I am thrilled and amazed by the results of work by R&J Home Services (if you’re in the Baltimore/Washington area, call them!)

But it’s their process is what’s important here.

Two guys showed up when they said they would—actually,  a little early. They walked through the house and surveyed the project. They helped me move some big furniture out of the way. Then they removed the storm windows, keeping them by the permanent ones so they didn’t get confused.

They put ladders up to the outside of my house (like my father used to), scrubbed the windows with sponges and cleaned the water with squeegees. Then they did the insides, the storms and replaced them all.  It took about 4 hours.

Second the landscaping company

The company owner came and walked around my property in the near dark. I happened to have a scale plot map of the yard and gardens so he told me what he thought I needed, wrote a contract (by hand) at my dining room table and then asked for one third payment. SNAP… just like that he was gone.

He showed up nearly 2 months later than promised with a crew of about 9 guys. They had no visible plan, no copy of my map.  It was 3 days before Christmas, and my substantial number of perennials had died back.  But 9 guys started digging. Then in two days, “Wham bam thank you ma’am. Pay up” and they were gone.  (Need I say that spring was a mess?)

What does this mean to web design and development?

  1. Planning is key to a good experience. Not only did the window job go smoothly, nothing broke and I am over the moon with the results.
  2. Sometimes big is not better.  I shouldn’t have had to (and really couldn’t) pay attention to 9 guys, but neither did the boss who wasn’t even there the whole time.

About the results:

Of the windows: As I notice a one, day or night, (and with 34 that’s pretty much all the time I’m in my house!) I am amazed and thrilled. They sparkle!  Remember the old ad:  “Makes your windows so clean they seem to disappear”?  That’s my windows.

Of my gardens: I can’t really enjoy them anymore. I know stuff will eventually grow in and I am perfectly capable of moving the plants (except the trees) by myself.  It will get better. But I thought paying someone—with a bunch of guys—a bunch of money would give me the results I dreamed of. (Listen to that? Do you hear that buzzer? And the announcer saying “Thank you for playing our game”?)

The window guys listened to me gave me exactly what I wanted, what they promised, and what I thought I was buying. I am sure they have exactly the same process in every house they work in. I don’t care, it works.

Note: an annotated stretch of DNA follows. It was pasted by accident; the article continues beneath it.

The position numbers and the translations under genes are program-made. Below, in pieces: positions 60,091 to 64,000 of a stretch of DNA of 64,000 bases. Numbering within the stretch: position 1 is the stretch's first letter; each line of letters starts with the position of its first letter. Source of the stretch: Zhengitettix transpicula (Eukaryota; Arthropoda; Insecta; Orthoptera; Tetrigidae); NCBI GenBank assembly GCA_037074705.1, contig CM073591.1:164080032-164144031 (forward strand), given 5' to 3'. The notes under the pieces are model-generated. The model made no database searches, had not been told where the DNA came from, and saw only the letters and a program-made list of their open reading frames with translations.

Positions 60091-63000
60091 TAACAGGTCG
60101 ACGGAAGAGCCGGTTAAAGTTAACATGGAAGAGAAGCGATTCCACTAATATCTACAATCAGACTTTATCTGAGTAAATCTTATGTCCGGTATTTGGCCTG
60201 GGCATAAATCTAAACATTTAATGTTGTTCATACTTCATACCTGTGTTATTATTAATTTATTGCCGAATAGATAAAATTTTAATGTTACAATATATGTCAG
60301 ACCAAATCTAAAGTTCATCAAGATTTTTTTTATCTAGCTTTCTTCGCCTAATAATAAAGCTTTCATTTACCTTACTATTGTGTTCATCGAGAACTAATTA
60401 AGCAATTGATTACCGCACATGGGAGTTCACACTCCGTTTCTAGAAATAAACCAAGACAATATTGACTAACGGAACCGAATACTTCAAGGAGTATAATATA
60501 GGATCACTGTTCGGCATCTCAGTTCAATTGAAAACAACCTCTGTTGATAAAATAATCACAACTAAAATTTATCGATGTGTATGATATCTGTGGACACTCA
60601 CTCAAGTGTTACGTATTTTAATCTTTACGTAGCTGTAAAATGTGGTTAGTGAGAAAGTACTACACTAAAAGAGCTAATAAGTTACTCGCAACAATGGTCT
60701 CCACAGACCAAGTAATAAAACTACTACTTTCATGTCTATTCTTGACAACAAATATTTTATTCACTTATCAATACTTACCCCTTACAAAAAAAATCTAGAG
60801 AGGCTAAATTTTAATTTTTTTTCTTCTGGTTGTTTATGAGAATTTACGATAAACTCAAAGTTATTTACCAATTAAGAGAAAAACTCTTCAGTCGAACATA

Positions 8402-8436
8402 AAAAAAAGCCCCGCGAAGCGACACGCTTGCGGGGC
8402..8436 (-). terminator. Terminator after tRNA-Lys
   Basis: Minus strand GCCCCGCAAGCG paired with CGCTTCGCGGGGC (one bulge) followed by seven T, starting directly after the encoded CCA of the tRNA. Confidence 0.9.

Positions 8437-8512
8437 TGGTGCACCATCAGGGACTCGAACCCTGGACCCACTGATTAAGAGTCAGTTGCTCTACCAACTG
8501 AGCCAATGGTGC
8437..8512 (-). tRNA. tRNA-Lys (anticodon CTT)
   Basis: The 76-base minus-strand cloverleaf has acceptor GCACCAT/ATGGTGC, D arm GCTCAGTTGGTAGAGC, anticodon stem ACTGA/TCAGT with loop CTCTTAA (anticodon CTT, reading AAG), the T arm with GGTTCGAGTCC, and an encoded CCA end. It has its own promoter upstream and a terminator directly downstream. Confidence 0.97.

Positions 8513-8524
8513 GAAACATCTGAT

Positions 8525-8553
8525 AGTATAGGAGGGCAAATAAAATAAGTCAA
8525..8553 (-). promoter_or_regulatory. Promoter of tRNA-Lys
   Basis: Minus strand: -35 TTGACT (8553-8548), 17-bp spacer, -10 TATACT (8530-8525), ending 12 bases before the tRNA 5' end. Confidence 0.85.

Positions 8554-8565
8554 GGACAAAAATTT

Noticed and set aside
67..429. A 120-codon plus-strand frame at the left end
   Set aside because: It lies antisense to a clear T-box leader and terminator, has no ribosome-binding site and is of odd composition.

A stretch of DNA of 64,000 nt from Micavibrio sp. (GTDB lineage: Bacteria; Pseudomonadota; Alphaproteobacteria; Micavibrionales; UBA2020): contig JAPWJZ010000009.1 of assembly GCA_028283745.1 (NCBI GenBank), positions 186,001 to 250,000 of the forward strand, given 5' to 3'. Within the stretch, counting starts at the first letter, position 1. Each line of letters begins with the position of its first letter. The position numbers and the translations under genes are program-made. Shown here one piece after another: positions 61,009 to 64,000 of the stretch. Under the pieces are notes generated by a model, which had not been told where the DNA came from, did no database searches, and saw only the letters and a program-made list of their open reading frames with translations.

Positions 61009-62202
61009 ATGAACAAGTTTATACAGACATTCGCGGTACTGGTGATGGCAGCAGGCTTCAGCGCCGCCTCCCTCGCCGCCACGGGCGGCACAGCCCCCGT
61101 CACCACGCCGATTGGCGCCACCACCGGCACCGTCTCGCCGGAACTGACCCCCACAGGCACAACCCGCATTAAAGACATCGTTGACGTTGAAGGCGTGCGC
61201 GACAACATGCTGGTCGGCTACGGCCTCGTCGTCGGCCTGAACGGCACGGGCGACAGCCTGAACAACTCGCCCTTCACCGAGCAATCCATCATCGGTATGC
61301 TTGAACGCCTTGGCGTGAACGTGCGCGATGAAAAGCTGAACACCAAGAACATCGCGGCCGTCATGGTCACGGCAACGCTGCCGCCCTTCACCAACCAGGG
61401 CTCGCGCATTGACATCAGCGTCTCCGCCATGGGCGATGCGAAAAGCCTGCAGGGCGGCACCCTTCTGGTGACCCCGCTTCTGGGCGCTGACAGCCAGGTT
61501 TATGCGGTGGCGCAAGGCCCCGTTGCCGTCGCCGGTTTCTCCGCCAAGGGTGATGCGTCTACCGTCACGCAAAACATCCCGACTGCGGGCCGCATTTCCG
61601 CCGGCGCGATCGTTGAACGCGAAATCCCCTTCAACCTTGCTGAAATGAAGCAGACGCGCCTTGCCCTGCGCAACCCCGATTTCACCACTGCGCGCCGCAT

A plan for the content of your website is similarly pretty systematic. You need to know who is your ideal client so you can  give the right information to your visitors.  The ad for J&R Home Services showed a picture of a house with a big window and a ladder up to it.  They know who they want to attract!

You need to plan (and write) some content: Home, About, Contact at least! You need a plan for how you’ll keep your site up-to-date and for how you want to grow it and your business.

The landscapers had no plan, just dug and planted.  I’m guessing that’s the way they do all their jobs, too.

A big company with a big price tag does not insure a great product.

Kerch McConlogue, Web developerWeFixBrokenWebsites is a small company. Really it’s mostly just me. I have some colleagues who I trust to help when I can’t figure something out.  But if you work with me, you’ll work with me.  I answer the phone when you call. I read your emails. And if something’s not right, I fix it.

 

 

All about the trade show display… or 10 easy steps to a better one

After 20 years of selling stuff out of a full sized 10×10 display, table top trade show displays just bug the crap out of me.

Church bazaars (no offense meant) set out tables for people to set out the stuff they made and are trying to sell. Professional craftsmen (and professionals in business) spend time thinking about how to best show what they made. They think about the story they want to tell about their products.

Think Tiffany window display vs. T J Maxx windows

Here are a few things I learned selling from a 10×10 booth:

  1. Your display is not only about professionally-made stand-up banners (and I am not dismissing them). But people will NOT read all that copy. If  I’m standing there, wouldn’t you rather tell me a story about your service and how it can benefit me?  Not stand around waiting for me to finish reading?
  2. Put your sign high enough behind your display so as to be seen from the end of the aisle. Why?